The Aztec thrush isn’t much to look at. Neither big nor small, purportedly. Nor does it possess any curious anatomical features (bill, check; tail, check; wings, check—but nothing to get excited over). It’s a fairly drab specimen, by almost any criterion, lacking even the sunset breast of its close cousin, the American robin. “Male is sooty-brown above,” says the National Geographic Society in the second edition of its Field Guide to the Birds of North America. The thrush would strike the layperson, I imagine, as pretty much a generic bird.
What the Aztec thrush has going for it is its scarcity, at least north of the U.S.-Mexico border. The first reliable U.S. sighting of an Aztec thrush was in 1977, in Texas’s Big Bend National Park. There have been a handful of additional U.S. sightings since then, mostly in southeastern Arizona’s Huachuca Mountains, whose steep precipices and yawning canyons form abrupt interruptions of the desert floor below. Here the thrushes have appeared sporadically, and only for a mid-August week or two each sighting year. They have typically been spotted in small flocks, foraging amid chokecherry branches. Birders worldwide, hoping to fortify their North American life lists, flock to these mountains along the border yearly, armed with binoculars, hiking boots, sunscreen, and mosquito repellent. They come to welcome this tiny avian immigrant, hoping to avoid—or simply oblivious to—other immigrants from the south, the thrushes’ human counterparts.
I refer, of course, to the thousands of undocumented Mexican immigrants who attempt, at great peril, to cross the border into the United States each year. The odds are stacked against them from the start. Unscrupulous human coyotes in Mexico strip them of their life savings with a promise of guiding them across the border, typically under inhumane conditions (e.g., the strenuousness of a clandestine march made worse by the brutal desert heat and nighttime cold and the meager allotment of food and water). If these immigrants are lucky enough to survive the crossing, they face likely capture by U.S. Border Patrol agents and local authorities, who monitor the border with sophisticated surveillance equipment and great resolve. Beyond the licensed authorities, undocumented immigrants must also now evade members of the Minuteman Project, an armed band of private U.S. citizens who organized in 2005 to monitor the border and defend it against illegal immigration. Finally, should undocumented immigrants from Mexico overcome all of these cumbrances, they face an increasingly unsympathetic, post-9/11 U.S. populace swept up by the nativist rhetoric of these minutemen and an increasing number of mainstream media hosts, most notably CNN’s Lou Dobbs.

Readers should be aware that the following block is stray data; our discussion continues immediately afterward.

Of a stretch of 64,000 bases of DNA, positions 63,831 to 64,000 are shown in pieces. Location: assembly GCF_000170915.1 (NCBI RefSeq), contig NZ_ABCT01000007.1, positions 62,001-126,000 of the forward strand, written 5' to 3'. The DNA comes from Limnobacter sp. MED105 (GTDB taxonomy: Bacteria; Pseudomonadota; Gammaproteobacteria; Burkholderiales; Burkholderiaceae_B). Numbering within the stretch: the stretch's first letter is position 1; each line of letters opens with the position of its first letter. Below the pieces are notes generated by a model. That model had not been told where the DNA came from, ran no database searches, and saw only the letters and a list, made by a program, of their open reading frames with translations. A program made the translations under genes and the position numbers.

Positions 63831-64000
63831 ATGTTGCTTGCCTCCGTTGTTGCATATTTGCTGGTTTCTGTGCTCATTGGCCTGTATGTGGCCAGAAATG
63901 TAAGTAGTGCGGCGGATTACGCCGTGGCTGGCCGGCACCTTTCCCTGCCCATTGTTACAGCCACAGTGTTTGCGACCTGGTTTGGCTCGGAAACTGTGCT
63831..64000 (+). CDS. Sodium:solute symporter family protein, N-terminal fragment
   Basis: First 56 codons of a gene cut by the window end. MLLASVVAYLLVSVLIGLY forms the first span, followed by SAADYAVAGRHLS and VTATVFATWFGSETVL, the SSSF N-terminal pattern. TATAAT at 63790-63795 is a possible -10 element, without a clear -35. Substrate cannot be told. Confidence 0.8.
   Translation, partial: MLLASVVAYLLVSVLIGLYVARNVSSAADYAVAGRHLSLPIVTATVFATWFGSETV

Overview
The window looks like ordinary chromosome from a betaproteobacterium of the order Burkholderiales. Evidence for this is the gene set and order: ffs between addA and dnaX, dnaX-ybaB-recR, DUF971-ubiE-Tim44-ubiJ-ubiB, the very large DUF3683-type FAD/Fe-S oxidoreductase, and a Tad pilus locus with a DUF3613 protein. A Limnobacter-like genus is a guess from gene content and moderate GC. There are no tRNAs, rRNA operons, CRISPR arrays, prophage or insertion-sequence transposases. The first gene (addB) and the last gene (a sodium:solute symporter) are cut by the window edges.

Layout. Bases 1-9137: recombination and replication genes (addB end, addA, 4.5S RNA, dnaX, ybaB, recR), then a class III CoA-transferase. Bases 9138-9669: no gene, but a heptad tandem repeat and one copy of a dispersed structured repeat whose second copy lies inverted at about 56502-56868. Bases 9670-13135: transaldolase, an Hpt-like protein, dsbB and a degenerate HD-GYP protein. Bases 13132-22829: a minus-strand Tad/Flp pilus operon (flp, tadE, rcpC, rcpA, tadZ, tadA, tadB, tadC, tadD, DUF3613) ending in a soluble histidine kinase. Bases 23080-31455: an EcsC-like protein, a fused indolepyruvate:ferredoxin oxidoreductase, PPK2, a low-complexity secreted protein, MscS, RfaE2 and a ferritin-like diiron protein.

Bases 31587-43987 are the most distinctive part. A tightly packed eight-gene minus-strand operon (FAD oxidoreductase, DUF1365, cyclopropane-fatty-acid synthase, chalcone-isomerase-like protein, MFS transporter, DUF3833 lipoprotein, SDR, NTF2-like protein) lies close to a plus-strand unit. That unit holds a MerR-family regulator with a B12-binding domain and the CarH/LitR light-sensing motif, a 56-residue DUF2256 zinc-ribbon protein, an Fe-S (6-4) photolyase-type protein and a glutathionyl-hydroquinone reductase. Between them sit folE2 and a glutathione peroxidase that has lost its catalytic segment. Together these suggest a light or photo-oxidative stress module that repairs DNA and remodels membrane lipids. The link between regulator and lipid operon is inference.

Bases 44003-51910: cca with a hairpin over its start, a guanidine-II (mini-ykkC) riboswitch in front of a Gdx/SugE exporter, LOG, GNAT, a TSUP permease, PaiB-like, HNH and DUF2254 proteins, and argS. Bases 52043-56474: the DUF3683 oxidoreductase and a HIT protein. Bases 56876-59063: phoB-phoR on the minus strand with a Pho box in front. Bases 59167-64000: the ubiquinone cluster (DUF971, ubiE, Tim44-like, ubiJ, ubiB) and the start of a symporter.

I’ve birded the border in Texas and Arizona several times, and like countless other birders, I suspect, I haven’t given much thought to these non-avian immigrants. I go on these birding trips in large part to escape the confusions of the social realm, to immerse myself, if only for a brief time, in the more essential and animal rhythms of place. However, my recent trip to the Arizona-Mexico border, to find the Aztec thrush, exposed the fatuousness of this pursuit and shattered my complacence.
Photo: Andrew Furman
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